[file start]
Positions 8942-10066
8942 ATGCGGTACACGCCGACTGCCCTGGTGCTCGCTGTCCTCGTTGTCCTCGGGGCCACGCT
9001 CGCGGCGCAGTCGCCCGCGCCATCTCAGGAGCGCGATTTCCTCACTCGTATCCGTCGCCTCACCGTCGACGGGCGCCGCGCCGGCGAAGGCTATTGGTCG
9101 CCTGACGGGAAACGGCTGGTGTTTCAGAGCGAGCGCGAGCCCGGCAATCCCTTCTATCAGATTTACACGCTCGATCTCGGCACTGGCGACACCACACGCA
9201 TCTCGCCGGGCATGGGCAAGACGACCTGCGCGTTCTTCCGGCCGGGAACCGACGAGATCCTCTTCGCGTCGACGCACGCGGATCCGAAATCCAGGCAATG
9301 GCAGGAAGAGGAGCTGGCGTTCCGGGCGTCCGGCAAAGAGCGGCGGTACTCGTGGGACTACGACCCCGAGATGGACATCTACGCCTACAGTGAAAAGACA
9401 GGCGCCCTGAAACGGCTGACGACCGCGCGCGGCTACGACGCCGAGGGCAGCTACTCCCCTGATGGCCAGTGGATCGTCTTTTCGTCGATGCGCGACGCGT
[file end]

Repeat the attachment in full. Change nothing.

Positions 8942-10066
8942 ATGCGGTACACGCCGACTGCCCTGGTGCTCGCTGTCCTCGTTGTCCTCGGGGCCACGCT
9001 CGCGGCGCAGTCGCCCGCGCCATCTCAGGAGCGCGATTTCCTCACTCGTATCCGTCGCCTCACCGTCGACGGGCGCCGCGCCGGCGAAGGCTATTGGTCG
9101 CCTGACGGGAAACGGCTGGTGTTTCAGAGCGAGCGCGAGCCCGGCAATCCCTTCTATCAGATTTACACGCTCGATCTCGGCACTGGCGACACCACACGCA
9201 TCTCGCCGGGCATGGGCAAGACGACCTGCGCGTTCTTCCGGCCGGGAACCGACGAGATCCTCTTCGCGTCGACGCACGCGGATCCGAAATCCAGGCAATG
9301 GCAGGAAGAGGAGCTGGCGTTCCGGGCGTCCGGCAAAGAGCGGCGGTACTCGTGGGACTACGACCCCGAGATGGACATCTACGCCTACAGTGAAAAGACA
9401 GGCGCCCTGAAACGGCTGACGACCGCGCGCGGCTACGACGCCGAGGGCAGCTACTCCCCTGATGGCCAGTGGATCGTCTTTTCGTCGATGCGCGACGCGT